was filmed, since this episode NOTE: In the years to convert ing us scenarios seek I have tested vario er-market Aft c. ati tom au nual to , my Atlas from ma rthless and weak t the unit are wo k tas the motors made to fi drill to to put a cordless I used and my attempts g some reviews, din rea er Aft st. roller/ a were iffy at be up er ord World Wide Web to front that newfangled the on t tle ou ory t the access cutter made to fi position is mixer. Although the Aid en ch Kit my of ’s got the ine ch ma the high), awkward (as in too on the weak ly’s mb The docking asse guts for the job. s is a decent thi , Aid en ch Kit got a side, but if you’ve nd cranking. alternative to ha OD LE II US E YO UR NO
IF STUFFING IS YOUR GOAL: TIDBIT Examples of other stuffed noodles around the world: POLAND: Pierogi CHINA: Gao gai or wonton JAPAN: Gyoza UKRAINE: Varenyky JEWS: Kreplach KOREA: Mandu SIBERIA: Pelmen y
TIDBIT From 1700 to 17 85, pasta shops quadrupled in Naples, result ing in pasta drying ev erywhere, including in the streets, an d on rooftops and balconies.
1. Spread the rolled pasta sheet out on a lightly floured counter and gently mark the sheet lengthwise down the middle using a yardstick, but donâ€™t press so hard that you split the dough. 2. Use a teaspoon measuring spoon to deliver a dollop of filling (see application on next page) every couple of inches along one side of the mark down the middle, spacing them evenly at least 1 inch from each other. 3. Brush the pasta sheet with egg wash (1 egg, lightly beaten together with 1 tablespoon water) on one edge lengthwise down the entire sheet and in between the piles of filling. Fold the un-egg-washed side of the sheet over and seal, removing any air bubbles as you go.
4. Cut into even squares using a sharp paring knife or pizza cutter. 5. Place the finished ravioli on a parchment paperâ€“lined half sheet pan and cover with a damp towel. 6. Repeat the procedure with the remaining dough half. 7. Add the ravioli to the boiling water 6 to 8 at a time and cook until they float, 6 to 8 minutes. Remove with a spider and set on a half sheet pan lined with parchment. Repeat until all the ravioli have been cooked. NOTE: I never boil more than 8 pieces at a time in 1 gallon of boiling salted water.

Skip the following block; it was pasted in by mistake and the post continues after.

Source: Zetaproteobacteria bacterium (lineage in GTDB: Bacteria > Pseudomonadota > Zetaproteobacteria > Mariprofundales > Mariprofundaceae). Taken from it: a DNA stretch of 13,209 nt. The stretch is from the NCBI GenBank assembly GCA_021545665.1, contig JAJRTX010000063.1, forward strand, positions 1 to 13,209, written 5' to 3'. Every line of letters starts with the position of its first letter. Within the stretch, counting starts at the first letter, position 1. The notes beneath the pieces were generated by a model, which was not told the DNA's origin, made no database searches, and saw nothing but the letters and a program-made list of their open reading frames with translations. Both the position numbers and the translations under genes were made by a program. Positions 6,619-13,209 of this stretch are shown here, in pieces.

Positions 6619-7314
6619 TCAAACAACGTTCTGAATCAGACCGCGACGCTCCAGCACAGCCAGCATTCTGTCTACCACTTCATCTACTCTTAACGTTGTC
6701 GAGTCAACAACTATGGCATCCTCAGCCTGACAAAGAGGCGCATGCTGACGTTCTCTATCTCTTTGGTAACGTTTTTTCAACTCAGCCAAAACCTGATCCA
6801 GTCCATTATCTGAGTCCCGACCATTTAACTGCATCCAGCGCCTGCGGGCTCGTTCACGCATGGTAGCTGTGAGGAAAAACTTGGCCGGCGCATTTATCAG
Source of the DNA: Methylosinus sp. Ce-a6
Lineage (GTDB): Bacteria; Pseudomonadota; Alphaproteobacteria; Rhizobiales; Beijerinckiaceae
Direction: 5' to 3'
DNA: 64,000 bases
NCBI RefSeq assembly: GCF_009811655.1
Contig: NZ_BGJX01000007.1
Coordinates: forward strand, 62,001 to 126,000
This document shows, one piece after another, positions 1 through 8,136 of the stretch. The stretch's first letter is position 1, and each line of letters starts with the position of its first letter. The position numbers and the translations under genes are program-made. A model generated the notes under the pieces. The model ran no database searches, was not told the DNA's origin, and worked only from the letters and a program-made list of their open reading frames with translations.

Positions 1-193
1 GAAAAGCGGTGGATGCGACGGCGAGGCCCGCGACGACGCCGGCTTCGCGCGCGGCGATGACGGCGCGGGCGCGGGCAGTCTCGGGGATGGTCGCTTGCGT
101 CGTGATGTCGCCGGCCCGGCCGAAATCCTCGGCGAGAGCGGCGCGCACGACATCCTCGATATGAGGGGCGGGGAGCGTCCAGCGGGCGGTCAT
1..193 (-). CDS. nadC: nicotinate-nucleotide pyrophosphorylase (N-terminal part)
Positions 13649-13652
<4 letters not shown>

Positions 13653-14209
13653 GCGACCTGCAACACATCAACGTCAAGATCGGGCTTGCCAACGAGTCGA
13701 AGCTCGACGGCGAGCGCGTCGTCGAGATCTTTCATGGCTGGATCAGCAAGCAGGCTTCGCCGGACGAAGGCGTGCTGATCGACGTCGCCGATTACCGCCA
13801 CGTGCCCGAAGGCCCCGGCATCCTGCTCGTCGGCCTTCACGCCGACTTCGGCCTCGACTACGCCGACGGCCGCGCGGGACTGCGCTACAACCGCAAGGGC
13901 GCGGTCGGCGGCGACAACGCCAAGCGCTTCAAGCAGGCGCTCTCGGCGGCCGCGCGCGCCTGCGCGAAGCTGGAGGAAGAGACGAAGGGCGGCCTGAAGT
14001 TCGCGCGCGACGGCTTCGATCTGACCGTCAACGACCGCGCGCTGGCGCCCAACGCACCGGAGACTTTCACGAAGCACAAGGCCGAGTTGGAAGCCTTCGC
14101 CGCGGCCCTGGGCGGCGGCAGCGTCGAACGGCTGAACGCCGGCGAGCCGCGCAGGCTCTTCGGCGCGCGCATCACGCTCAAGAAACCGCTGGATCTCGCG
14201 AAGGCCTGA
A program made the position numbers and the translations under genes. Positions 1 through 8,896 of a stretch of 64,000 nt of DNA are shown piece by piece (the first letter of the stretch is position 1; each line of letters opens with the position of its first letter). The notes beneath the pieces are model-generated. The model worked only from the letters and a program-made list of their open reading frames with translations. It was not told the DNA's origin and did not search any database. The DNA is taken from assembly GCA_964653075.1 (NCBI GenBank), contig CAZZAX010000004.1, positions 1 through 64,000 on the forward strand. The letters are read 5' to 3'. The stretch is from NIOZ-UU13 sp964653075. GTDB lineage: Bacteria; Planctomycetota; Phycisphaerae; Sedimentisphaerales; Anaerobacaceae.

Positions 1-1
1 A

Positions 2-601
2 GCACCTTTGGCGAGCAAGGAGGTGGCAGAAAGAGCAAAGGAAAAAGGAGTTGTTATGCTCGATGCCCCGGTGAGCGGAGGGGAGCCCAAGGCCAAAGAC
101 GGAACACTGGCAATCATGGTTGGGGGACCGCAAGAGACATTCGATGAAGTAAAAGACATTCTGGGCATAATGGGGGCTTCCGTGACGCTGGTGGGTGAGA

IO T P O G N I P A SH
TORTE L L I
OD LE II US E YO UR NO
S P I N A C H A N D R I C O T TA F I L L I N G
A P P L I C AT I O N
E N O U G H F I L L I N G F O R A B O U T 3 0 R AV I O L I
S O F T WA R E
, the first Franco-American uce, sa d an sta pa company to can using a French re we y the t tha boasted recipe.
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PROCEDURE Combine all the ingredients in a medium mixing bowl. Cover and chill for 30 minutes.
R AV I O L I I N B R O W N E D B U T T E R
S U B - A P P L I C AT I O N
Although Chef Boyardee may toss his ravs in tomato sauce, I prefer a quick sauté: S O F T WA R E 6
unsalted butter cooked fresh ravioli (previous page)
PROCEDURE Place a 12-inch sauté pan over medium heat and add 2 tablespoons of the butter. The butter will melt, then foam as the water cooks out, then it will begin to brown as the milk solids cook. When the butter just starts to smell nutty, turn the heat down to low, carefully add 8 to 10 ravioli and fry, tossing often, until they start to turn brown around the edges. Add a little sage and a grind of pepper and toss to coat. Remove from the heat and grab a fork. Repeat with the remaining butter, ravioli, and sage. 3 2 1
Small shreds or ribbons. To cut, roll up the leaves like a cigar and slice across the roll.
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I don’t think any food delivers as much flavor, nutrition, and versatility as nuts . . . at least, not in such a small, easy-to-store, long-lasting, convenient, and almost watertight containment unit. Squirrels know it, which is why they spend all spring and summer hoarding these woody jewels with their spooky little hands. To the average tree rat, a nest full of walnuts, pecans, or cashews could mean the difference between waking up in the spring and ending up a squirrel-sicle. But to the average American, nuts are for bowls on bars and, well . . . that’s about it.
we call Ever wonder why e in the us ca Be ”? uts “n crazy people slang for s wa t ry, nu nineteenth centu s off his nut. wa e as t-c nu a “head,” so t boiled that down Eventually, we jus to nuts.
G N I L L A C HO YOU
PROTEIN! GET YOUR FRESH, HO T PROTEIN! FIBER, ANTIOXIDANTS, OMEGA-3S! That’s right, omega-3s, the very same fatty acids found in fish oil, are also found in nuts. What’s more, nuts can lower your risk of heart attack and type-2 diabetes. Sure, tree nuts contain fat, but most of it’s that “good” fat you hear so much about, the unsaturated kind that can lower cholesterol and the dreaded LDLs or low-density lipoproteins. And don’t forget, nuts are a great source of vitamin E, potassium, magnesium, calcium, folic acid, and zinc.